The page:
The oven disclosed herein may further have the fan disposed within a recess formed in a wall of the cooking chamber; and a cover plate attached to the wall and covering the fan to define a fan chamber; the cover plate further having a plurality of openings proximate a central portion of the cover plate for the passage of the heated air from the cooking chamber into the fan chamber, and three openings disposed proximate a periphery of the cover plate for the passage of heated air from the fan chamber into the cooking chamber. The three openings may each have a generally elliptical shape and may each be positioned to have an edge located adjacent an edge of the recess in order to provide a smooth flow path for the heated air passing into the cooking chamber. The three openings may be spaced equidistant around the perimeter of the cover plate, wherein a first of the three openings is centered along an imaginary line located at a forty five degree angle above horizontal.
The features and advantages of the present invention will become apparent from the following detailed desciption of the invention when read with the accompanying drawings in which:
FIG. 1 is a side sectional view of a gas range including a gas-heated oven.
FIG. 2 is a side sectional view of the fan assembly of the gas range of FIG. 1.
FIG. 3 illustrates the fan cover of the fan assembly of FIG. 2.
FIGS. 4A and 4B illustrate the flow of hot air exiting a fan cover disposed in two alternative positions.
FIG. 5 illustrates the relative affect of changes in cover position, fan/air velocity, cover inlet area and number of cover openings on the level of carbon monoxide in an oven.
FIG. 6 illustrates the relative affect of changes in cover position, fan/air velocity, cover inlet area and number of cover openings on the temperature distribution within an oven.
FIG. 1 is a side sectional view of a gas range 10 as may be typically used in a home kitchen. The range 10 includes a plurality of burners 12 for stovetop cooking and an oven 14 for baking and roasting. The oven 14 includes a cooking chamber 16 having a front wall 20 including a hinged door 18, and having a rear wall 22. An upper heating element 27, such as a burner for natural or bottled gas, may be provided within the cooking chamber 16. The oven 14 also includes floor 24 separating the cooking chamber 16 from a heating chamber 26 containing a lower radiant heating element 28 such as a burner for natural or bottled gas. The floor 24 includes a plurality of openings (not shown) for the passage of heated air from the heating chamber 26 into the cooking chamber 16.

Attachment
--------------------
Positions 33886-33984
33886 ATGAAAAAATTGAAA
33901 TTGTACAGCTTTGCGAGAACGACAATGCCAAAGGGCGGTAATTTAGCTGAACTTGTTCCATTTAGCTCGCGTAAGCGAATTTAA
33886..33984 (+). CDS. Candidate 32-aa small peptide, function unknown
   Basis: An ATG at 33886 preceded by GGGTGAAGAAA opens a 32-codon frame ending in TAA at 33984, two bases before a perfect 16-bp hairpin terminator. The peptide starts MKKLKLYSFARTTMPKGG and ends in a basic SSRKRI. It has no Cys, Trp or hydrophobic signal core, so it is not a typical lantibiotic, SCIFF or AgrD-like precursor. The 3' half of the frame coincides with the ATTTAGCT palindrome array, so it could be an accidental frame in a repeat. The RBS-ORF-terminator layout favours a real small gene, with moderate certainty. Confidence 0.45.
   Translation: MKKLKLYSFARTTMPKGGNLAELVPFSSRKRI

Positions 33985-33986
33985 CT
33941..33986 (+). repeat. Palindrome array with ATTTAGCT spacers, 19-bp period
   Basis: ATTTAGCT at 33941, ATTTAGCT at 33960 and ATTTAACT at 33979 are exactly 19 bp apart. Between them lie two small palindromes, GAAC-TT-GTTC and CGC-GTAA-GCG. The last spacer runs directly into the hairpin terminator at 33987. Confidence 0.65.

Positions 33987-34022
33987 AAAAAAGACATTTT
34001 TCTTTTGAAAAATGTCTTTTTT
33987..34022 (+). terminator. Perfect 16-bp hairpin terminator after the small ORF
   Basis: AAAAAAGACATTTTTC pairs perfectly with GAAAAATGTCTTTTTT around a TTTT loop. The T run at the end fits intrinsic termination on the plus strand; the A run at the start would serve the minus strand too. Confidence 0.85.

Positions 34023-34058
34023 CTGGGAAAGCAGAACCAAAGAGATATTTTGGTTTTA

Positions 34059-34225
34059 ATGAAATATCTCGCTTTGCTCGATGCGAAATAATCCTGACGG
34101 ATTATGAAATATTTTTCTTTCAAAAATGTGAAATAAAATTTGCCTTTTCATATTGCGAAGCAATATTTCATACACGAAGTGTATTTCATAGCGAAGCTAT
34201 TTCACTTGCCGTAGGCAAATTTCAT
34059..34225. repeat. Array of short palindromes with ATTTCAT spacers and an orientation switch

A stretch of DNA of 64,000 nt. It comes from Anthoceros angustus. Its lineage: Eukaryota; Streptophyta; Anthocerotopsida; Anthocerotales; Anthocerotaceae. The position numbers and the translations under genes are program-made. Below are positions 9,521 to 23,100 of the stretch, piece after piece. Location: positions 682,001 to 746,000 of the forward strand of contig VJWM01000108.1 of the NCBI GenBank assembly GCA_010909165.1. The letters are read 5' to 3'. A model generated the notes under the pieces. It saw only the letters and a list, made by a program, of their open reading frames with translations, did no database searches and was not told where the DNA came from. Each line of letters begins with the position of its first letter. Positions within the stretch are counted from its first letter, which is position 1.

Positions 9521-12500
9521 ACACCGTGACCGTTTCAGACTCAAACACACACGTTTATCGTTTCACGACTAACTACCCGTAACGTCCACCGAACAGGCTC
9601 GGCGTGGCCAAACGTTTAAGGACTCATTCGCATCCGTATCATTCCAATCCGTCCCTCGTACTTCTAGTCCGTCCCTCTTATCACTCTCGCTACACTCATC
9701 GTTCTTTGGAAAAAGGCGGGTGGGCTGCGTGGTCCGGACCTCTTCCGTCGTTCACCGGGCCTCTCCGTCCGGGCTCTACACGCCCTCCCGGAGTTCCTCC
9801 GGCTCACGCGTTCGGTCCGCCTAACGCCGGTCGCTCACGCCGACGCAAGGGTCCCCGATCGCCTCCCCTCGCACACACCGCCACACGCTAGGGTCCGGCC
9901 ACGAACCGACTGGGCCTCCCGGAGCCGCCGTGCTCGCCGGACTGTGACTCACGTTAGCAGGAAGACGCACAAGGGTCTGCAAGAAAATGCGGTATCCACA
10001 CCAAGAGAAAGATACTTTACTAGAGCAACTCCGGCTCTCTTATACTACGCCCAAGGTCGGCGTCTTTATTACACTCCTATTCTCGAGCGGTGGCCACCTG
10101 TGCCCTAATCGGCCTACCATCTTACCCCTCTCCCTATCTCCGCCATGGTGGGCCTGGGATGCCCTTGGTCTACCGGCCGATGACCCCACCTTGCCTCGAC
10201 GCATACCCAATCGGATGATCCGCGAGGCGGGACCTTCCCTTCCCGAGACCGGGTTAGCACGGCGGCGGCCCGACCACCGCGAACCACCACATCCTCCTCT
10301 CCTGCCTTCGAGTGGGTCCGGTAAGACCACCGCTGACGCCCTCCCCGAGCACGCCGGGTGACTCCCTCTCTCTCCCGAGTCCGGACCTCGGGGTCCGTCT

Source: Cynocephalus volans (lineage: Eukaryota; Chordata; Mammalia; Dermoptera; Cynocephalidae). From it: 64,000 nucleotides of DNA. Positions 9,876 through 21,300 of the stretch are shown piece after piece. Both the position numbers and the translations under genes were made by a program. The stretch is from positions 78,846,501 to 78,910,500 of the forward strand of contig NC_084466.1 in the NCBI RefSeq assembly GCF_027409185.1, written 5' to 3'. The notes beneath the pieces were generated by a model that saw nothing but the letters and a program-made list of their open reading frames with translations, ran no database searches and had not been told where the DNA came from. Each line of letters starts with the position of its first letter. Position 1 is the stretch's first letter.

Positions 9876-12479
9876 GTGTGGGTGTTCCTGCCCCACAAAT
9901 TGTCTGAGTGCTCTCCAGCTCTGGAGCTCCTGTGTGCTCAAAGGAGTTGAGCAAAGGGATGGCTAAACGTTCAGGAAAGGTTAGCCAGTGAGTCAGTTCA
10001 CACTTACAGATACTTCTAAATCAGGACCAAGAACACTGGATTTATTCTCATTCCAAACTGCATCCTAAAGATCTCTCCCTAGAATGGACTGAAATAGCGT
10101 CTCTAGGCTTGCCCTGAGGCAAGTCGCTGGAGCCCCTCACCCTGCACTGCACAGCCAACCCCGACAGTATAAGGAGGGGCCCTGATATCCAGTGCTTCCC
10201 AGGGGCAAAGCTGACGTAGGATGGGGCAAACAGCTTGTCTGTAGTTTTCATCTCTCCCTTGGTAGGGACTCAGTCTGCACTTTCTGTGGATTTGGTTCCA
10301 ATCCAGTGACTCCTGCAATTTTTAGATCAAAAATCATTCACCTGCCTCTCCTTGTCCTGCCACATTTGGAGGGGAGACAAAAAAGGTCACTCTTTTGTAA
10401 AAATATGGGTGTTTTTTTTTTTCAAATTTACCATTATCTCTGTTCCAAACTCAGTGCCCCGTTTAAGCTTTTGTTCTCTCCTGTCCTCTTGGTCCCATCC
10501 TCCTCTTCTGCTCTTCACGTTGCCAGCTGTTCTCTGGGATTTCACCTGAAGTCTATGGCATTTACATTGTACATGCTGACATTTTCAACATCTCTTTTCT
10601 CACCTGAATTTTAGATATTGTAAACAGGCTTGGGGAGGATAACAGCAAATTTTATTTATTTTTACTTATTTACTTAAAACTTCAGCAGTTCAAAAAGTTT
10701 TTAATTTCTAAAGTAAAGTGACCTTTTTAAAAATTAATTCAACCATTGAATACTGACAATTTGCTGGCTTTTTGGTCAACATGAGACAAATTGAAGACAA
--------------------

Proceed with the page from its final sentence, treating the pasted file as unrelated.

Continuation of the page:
Oven 14 may be operated in a convection mode, and accordingly, it is provided with a fan assembly 30 attached to rear wall 22, as may be seen more clearly in FIG. 2 As shown in that figure, fan assembly 30 includes a fan 32, in this embodiment haying propeller blade design, driven by an electric motor 34 via shaft 36. Fan 32 is disposed within a fan chamber 38. The fan chamber 38 is the space defined by recess 40 formed in back wall 22 and cover plate 42 attached to the back wall 22 over the recess 40. The space between the back wall 22 and the range back 44 may advantageously be filled with a thermal insulating material 46.
FIG. 3 is an illustration of one embodiment of cover plate 42. The cover plate 42 is sized to fit over recess 40 and to attach to back wall 22 by screws or other fasteners (not shown) inserted through holes 48. Cover plate 42 includes at least one opening 50 proximate a central portion of the plate 42 for the passage of heated air from the cooking chamber 16 into the fan chamber 38. Cover plate 42 also includes three openings 52,54,56 disposed proximate a periphery of the plate 42 for the passage of heated air from the fan chamber into the cooking chamber 16. Advantageously, the openings 52,54,56 have a generally elliptical shape or other shape avoiding shape edges. Each of the openings 52,54,56 is positioned to have an edge 58 located adjacent an edge 60 of fan recess 38 in order to provide a smooth flow path for the heated air passing into the cooking chamber 16. The smooth flow path within and exiting the fan chamber 38 eliminates turbulence and ensures optimal operation of fan 32.